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Alexander Key Books In Order

Publication Order of Sprockets Books

Sprockets (1963) Hardcover  Paperback  Kindle
Rivets and Sprockets (1964) Hardcover  Paperback  Kindle
Bolts (1966) Hardcover  Paperback  Kindle

Publication Order of Witch Mountain Books

Escape to Witch Mountain (1968) Hardcover  Paperback  Kindle
Return from Witch Mountain (1978) Hardcover  Paperback  Kindle

Publication Order of Standalone Novels

The Red Eagle (1930) Hardcover  Paperback  Kindle
Liberty Or Death (1936) Hardcover  Paperback  Kindle
The Wrath and the Wind (1949) Hardcover  Paperback  Kindle
The Forgotten Door (1965) Hardcover  Paperback  Kindle
Mystery of the Sassafras Chair (1967) Hardcover  Paperback  Kindle
The Golden Enemy (1969) Hardcover  Paperback  Kindle
The Incredible Tide (1970) Hardcover  Paperback  Kindle
Flight to the Lonesome Place (1971) Hardcover  Paperback  Kindle
The Strange White Doves (1972) Hardcover  Paperback  Kindle
The Preposterous Adventures of Swimmer (1973) Hardcover  Paperback  Kindle
The Magic Meadow (1975) Hardcover  Paperback  Kindle
Jagger, the Dog from Elsewhere (1976) Hardcover  Paperback  Kindle
The Sword of Aradel (1977) Hardcover  Paperback  Kindle
The Case of the Vanishing Boy (1979) Hardcover  Paperback  Kindle

Alexander Key was born in La Plata, Maryland on September 21, 1904 and was an American science fiction writer, which were mostly aimed at a younger audience. Before he was known as a writer, he was a nationally known illustrator. Between 1921 and 1923, he went to the School of the Art Institute in Chicago, Illinois. He died in the year 1979.

After he started writing novels for young readers, he moved himself and his family off to the North Carolina mountains. It was here that most of his books would be set, featuring the rugged and wild landscape.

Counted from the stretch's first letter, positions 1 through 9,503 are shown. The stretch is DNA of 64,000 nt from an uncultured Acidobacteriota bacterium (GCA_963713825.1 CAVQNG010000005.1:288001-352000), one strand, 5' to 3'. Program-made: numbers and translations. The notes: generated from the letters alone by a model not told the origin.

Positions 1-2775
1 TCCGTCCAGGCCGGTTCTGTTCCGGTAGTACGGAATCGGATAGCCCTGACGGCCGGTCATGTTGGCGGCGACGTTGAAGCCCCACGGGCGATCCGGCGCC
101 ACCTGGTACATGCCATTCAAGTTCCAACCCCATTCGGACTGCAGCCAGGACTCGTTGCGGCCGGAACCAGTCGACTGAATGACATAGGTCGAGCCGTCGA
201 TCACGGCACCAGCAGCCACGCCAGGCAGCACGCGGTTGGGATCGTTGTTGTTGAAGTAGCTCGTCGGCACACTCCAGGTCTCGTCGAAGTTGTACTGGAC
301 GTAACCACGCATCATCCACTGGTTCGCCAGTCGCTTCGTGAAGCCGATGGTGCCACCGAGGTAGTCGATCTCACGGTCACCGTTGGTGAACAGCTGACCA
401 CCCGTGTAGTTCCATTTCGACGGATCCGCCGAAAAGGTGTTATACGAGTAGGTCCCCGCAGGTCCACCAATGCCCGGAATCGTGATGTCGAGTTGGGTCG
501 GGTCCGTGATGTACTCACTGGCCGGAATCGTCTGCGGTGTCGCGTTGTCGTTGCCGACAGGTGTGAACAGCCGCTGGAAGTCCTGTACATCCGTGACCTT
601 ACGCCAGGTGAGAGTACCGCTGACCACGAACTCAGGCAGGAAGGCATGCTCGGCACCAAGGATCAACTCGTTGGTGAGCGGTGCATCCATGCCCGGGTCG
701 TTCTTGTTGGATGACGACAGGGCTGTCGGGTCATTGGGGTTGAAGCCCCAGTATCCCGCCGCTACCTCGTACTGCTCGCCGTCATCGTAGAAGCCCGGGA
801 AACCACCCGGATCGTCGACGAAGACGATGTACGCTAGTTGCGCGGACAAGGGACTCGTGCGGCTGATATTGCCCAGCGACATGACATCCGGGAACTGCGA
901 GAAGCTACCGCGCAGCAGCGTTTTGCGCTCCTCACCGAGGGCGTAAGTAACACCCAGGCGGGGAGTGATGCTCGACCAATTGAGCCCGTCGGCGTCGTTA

Key is known for his portrayals of alien yet human-like people that have close communion with nature and psychic powers, as well as being able to talk with animals. In one of his novels he expressed his belief that animals are aware and conscious, and have their own subtle ways of communication, possibly by telepathy.

His book “The Incredible Tide” was adapted into a popular anime series called “Future Boy Conan”. “Escape to Witch Mountain” has been adapted three times, once in 1975, again in 1995, and again in 2009. “Return from Witch Mountain” was adapted in 1978 into the film of the same name.

Key wrote the “Sprockets” series and the “Witch Mountain” series, as well as some stand alone work. His work began being published in the year 1930, when “The Red Eagle” was released. His work is from the genre of young adult fantasy.

“Escape to Witch Mountain” is the first novel in the “Witch Mountain” series, which was released in the year 1968. A terrifying experience blocks Tony and Tia’s memory of the past. Because they’ve got supernatural abilities, they are certain that they come from some other world. That their people are still in existence somewhere.

Tony and Tia then learn that they have to escape away from guys that want to use their special abilities for evil purposes. They start a desperate hunt to find their real home. It takes them to the odd and mysterious Witch Mountain.

Readers have enjoyed this book since they were kids and do to this very day. It was even fun to go back and read during modern times. The book is quite fascinating and never once condescends to its audience. It is a straightforward book, never cutesy or campy.